FOM: Re: Having truth-values

Roger Bishop Jones rbjones at
Thu Oct 19 13:55:24 EDT 2000

In response to: William Tait Wednesday, October 18, 2000 8:30 PM

> On these grounds, I think that the assertion that CH, or its
> truth-value is `indeterminate' can be nothing more than a
> sociological prediction that such axioms will never be found. I don't
> know how risky that prediction is.

There is a quite precise technical sense in it is possible for a sentence
in a classical logical language to have no definite truth value.

The semantics of an applied first order language can be given by
identifying the interpretations which correspond to the
intended meaning of the non-logical symbols.
A sentence will then be true (simpliciter) in this language
if it is true (under the semantics of first order logic)
in the intended interpretation.

In the case that there is just one intended interpretation,
this will result in all sentences (by which is meant "closed formula")
will have a truth value, even if it is not decided by any reasonable
set of axioms and its truth value is not known.

However, in many cases we may prefer to have a "loose" semantics
(or may find it difficult to come up with anything else).
To do this we identify more than one intended interpretation.
For example I might give a semantics to the language of first order
set theory by specifying that the intended interpretations are the
well-founded models of ZFC (hypothesising that there are some).

Sentences are then to be understood as asserting some condition
under an unspecified member of this collection of interpretations.
In this example there will be statements which have a definite truth value
but which are not provable or disprovable in ZFC
(I believe all arithmetic claims will have a definite truth value).
There will also be statements that are have no definite truth value
(e.g. large cardinal axioms, and CH) since they will be true in some of the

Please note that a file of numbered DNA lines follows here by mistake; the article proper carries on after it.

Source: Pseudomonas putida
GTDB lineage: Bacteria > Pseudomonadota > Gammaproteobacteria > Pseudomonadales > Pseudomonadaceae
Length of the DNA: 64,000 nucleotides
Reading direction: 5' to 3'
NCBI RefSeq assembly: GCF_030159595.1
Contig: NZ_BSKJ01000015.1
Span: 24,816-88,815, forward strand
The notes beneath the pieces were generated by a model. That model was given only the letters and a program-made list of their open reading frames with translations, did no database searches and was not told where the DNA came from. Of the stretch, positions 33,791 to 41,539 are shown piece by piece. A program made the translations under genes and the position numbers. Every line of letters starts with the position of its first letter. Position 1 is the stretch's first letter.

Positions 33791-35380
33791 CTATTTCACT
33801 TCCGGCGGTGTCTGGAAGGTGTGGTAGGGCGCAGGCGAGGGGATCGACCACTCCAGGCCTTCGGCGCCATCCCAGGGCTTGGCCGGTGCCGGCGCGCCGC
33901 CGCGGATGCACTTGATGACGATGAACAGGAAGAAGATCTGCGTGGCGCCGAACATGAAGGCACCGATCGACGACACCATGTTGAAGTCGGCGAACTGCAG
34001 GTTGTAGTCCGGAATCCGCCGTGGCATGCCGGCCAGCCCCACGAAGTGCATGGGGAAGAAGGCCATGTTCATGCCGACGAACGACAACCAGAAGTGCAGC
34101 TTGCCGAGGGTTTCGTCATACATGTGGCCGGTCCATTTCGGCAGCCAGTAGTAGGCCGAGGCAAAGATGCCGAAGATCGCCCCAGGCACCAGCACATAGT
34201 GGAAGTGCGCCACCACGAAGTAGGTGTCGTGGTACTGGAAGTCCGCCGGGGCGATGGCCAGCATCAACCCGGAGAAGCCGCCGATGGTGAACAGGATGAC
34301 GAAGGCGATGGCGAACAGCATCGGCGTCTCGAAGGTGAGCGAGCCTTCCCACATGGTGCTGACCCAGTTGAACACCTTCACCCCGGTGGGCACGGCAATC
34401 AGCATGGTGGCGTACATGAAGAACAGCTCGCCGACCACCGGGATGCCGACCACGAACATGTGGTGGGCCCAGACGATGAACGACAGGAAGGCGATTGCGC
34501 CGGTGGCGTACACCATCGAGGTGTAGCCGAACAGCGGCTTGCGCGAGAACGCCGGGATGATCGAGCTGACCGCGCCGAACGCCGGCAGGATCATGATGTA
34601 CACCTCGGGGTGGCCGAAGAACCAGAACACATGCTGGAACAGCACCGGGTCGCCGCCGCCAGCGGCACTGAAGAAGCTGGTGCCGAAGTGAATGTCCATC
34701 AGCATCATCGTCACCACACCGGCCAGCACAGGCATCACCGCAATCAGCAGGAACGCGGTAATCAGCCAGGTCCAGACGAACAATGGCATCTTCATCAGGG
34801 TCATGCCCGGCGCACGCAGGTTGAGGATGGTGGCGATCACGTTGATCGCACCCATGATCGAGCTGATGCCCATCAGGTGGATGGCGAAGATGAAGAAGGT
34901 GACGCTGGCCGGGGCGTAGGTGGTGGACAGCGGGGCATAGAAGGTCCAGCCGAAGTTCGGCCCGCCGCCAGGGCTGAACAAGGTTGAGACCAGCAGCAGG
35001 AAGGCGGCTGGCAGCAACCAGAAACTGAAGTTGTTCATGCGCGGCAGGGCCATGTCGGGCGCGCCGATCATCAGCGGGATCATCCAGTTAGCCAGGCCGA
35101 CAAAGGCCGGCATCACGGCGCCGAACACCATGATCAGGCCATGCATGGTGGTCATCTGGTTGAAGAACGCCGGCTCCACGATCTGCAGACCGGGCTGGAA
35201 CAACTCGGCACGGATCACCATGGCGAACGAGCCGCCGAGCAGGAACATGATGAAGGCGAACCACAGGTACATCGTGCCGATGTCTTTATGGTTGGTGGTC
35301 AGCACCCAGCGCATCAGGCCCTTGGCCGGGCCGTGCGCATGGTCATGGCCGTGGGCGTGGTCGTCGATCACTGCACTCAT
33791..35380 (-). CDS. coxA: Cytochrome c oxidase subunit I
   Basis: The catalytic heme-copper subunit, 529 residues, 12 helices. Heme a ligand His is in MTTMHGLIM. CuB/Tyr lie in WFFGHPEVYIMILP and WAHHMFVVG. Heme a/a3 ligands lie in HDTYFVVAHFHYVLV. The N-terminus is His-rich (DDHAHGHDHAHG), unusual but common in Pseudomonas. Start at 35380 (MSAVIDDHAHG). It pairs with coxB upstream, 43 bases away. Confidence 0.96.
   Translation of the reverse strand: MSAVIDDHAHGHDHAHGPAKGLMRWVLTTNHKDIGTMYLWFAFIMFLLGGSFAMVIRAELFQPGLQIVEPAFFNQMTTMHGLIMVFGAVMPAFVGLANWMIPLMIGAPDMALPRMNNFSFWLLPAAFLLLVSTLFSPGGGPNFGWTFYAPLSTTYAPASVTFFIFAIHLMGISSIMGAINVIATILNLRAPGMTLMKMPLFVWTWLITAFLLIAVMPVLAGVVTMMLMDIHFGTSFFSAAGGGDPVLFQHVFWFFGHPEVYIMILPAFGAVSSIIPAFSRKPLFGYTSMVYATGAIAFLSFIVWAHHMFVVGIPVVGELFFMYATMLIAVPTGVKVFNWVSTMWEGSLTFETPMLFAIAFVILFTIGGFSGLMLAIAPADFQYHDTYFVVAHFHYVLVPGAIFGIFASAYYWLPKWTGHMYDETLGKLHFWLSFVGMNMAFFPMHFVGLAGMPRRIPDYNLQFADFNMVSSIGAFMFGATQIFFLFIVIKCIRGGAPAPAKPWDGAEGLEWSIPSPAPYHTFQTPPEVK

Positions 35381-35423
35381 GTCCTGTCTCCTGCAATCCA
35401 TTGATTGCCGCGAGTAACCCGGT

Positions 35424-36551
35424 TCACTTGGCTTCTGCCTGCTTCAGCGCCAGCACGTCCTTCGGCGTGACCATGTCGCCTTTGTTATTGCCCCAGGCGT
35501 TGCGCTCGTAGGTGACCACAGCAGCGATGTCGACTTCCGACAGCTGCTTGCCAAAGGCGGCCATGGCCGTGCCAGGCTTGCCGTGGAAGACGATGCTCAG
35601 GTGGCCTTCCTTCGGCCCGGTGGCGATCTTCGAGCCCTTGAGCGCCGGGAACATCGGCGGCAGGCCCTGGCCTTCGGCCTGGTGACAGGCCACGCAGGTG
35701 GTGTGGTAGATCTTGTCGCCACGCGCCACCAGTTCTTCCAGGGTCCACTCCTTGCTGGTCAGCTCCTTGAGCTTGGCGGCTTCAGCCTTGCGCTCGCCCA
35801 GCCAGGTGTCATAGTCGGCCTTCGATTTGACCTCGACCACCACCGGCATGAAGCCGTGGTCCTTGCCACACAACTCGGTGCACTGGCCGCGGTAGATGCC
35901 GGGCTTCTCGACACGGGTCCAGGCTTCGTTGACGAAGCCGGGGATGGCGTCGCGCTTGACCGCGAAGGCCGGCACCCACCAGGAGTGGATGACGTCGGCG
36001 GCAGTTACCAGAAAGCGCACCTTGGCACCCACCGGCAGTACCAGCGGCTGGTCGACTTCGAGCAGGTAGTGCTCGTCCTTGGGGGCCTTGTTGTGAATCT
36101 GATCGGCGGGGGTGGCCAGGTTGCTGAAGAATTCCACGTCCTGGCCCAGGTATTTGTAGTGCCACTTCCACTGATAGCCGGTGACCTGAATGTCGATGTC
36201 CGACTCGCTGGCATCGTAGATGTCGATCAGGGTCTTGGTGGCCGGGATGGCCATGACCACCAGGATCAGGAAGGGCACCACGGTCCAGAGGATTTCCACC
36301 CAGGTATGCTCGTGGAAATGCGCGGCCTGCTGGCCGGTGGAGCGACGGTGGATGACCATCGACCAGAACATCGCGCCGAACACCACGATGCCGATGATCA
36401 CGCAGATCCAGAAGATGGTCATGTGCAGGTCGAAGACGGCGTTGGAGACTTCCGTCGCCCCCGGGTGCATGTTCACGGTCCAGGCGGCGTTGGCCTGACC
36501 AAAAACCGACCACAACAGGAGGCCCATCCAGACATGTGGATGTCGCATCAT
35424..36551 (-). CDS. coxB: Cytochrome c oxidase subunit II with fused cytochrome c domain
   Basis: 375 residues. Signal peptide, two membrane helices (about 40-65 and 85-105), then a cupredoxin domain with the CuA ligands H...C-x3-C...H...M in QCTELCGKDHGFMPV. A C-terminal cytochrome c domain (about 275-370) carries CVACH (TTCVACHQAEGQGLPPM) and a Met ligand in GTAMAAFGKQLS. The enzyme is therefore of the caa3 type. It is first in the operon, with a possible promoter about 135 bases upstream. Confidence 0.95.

"intended interpretations" but not in others.
We still have "CH or not CH"
but the truth value of CH really is indeterminate under this semantics.

The use of precise but loose semantics is practised
in formal specification of computer systems, its not something I came
up with to be argumetative.
It is a practice which is encouraged by the Z specification language
(but generally, "overspecification" is thought to be a bad thing, there is
something analogous to occams razor operating - don't say any more
than is strictly necessary)
When we were using the Cambridge HOL tool for the
formal verification of hardware (back in the 1980's) against specifications
written in Z a new feature was introduced into the methods of definition
supported by the HOL proof tool.
This allowed the introduction of a set of new constants satisfying some
arbitrary but provably consistent property to be treated as if it were a
rather than a new axiom.

When your logical system is a "foundation system" you are able
to extend the language by introducing new constants using definitions.
In practice (e.g. in engineering applications) the use of arbitrary
extensions is more useful, these can be understood as "loose" definitions.
The effect of allowing such extensions is to extend the indeterminacy
which affects formulae with free variables
(e.g. the indeterminacy of the formula "x=y" where x and y are variables)
to sentences involving loosely defined constants
(constants introduced by conservative extension rather than by definition).

The cultural prejudice in favour of loose specification in some application
circles is matched in more mathematical cultures by the attitudes of
category theorists and structuralists.
For example, category theorists in foundational debates may criticise the
use in set theory of a specific arbitrary method of representing ordered
When developing set theory using a tool like Cambridge HOL,
ordered pairs can be introduced in a way which leaves loose the specific
construction but obtains only the required properties.
(unfortunately "<v,w>=<x,y> iff v=x and w=y" is not enough)
If this is done the truth value of <x,y> = {{x},{x,y}} becomes

Roger Jones
RBJones at

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